Useful Travel Advice before you Go:

Traveller's Advice & Information Sites:

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UK Foreign Office Country advice
We are an FCO partner of the'Know before you go' scheme
We are FCO partners on the 'Know before you Go' scheme. Always check the FCO advice before you travel.
World Health Organisation Advice
World Health Organisation advice
Country advice from the World Health Organisation.
Easy online currency converter
Convert from and to a wide range of international currencies.
    Embassy world
    If you need to contact a Consulate, this site has the largest listing of embassies world-wide.
    UK Government Airport Security advice
    Department for Transport advice
    The latest advice from the DfT for passengers flying from UK airports.
    Maps Worldwide
    Search for maps and guide books from Maps Worldwide, the UK's biggest online selection of travel guides
    Responsible Tourism:

    We are often attracted to our destination because it is 'unspoilt', but sadly we can contribute to its decline and become a burden, not a benefit, to the local community. The following tips suggest ways to minimise the impact of tourism.

    • Respecting local customs will improve your holiday enjoyment and leave less of a mark when you return home.
    • Check local conventions of dress and behaviour - tourists can stand out if they are inappropriately dressed - would you consider going to the supermarket in a swimsuit at home?
    • Ask locals before photographing them; many cultures have different attitudes to photography. Taking photographs of military sites or soldiers may also be misinterpreted and is in some countries illegal.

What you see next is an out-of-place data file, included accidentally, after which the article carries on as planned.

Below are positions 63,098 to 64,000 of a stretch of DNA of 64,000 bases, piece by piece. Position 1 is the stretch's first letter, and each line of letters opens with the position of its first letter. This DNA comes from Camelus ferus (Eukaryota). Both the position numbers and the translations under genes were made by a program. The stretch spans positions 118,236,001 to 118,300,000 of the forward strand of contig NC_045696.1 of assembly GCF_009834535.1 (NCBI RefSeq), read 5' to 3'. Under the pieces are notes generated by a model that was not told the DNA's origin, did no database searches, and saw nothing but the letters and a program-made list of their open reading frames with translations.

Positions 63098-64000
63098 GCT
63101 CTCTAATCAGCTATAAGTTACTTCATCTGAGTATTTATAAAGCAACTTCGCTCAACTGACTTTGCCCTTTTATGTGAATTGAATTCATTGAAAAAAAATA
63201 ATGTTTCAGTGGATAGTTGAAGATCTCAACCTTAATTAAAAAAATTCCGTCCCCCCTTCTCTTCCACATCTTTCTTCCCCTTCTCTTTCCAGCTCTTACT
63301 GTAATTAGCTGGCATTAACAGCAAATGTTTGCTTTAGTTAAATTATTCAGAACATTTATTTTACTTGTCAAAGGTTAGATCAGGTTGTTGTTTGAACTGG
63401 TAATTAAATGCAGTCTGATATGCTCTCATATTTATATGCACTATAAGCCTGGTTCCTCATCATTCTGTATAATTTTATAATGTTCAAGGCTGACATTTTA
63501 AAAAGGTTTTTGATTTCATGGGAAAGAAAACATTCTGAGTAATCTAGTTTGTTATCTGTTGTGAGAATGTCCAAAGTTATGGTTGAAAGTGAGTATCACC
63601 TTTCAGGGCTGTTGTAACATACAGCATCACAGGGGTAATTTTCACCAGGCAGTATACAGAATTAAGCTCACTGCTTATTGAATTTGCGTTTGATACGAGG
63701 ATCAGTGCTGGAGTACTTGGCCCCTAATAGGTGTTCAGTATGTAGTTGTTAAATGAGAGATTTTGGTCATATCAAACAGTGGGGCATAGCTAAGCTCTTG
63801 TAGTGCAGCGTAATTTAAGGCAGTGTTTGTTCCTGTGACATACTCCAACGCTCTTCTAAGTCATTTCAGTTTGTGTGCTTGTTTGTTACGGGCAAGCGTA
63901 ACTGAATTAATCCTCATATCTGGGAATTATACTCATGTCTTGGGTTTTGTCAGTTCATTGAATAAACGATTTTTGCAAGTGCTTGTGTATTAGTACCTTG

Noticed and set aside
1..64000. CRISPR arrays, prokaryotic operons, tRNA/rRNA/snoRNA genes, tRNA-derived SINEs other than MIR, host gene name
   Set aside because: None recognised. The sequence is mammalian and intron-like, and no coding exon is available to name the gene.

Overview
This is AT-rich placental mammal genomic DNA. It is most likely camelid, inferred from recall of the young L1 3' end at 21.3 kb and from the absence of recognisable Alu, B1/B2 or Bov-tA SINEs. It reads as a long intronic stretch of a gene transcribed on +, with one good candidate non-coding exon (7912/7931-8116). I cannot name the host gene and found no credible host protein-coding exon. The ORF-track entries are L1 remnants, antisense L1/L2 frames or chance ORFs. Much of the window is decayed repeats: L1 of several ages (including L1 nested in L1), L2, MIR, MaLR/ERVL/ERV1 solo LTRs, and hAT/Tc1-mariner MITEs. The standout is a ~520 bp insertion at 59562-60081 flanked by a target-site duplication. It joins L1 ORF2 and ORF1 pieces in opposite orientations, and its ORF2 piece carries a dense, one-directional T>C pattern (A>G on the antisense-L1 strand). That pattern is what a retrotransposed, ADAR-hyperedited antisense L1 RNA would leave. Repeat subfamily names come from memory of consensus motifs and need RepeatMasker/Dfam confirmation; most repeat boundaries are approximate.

• Travel guide books give information on local religion, customs and language. It is worth taking time to learn basic words like 'hello' and 'thank you'.
    • Think before you wear expensive watches or jewellery - one watch may equal many years wages in some countries.
    • Some travellers don't think to explore the area outside of their hotel - look out for local markets where you can buy direct from the craftspeople and support local traditions.
    • Exotic souvenirs may be tempting, but trade in many animals, plants and products is banned to protect their depleting numbers. Many endangered species are killed for their skins and for use in traditional medicines - Buying products made from endangered species supports illegal trade and risks the extinction of endangered animals.
    • Small gifts for local children are often welcome if you are visiting a developing country - items such as pencils and paper are often particularly appreciated.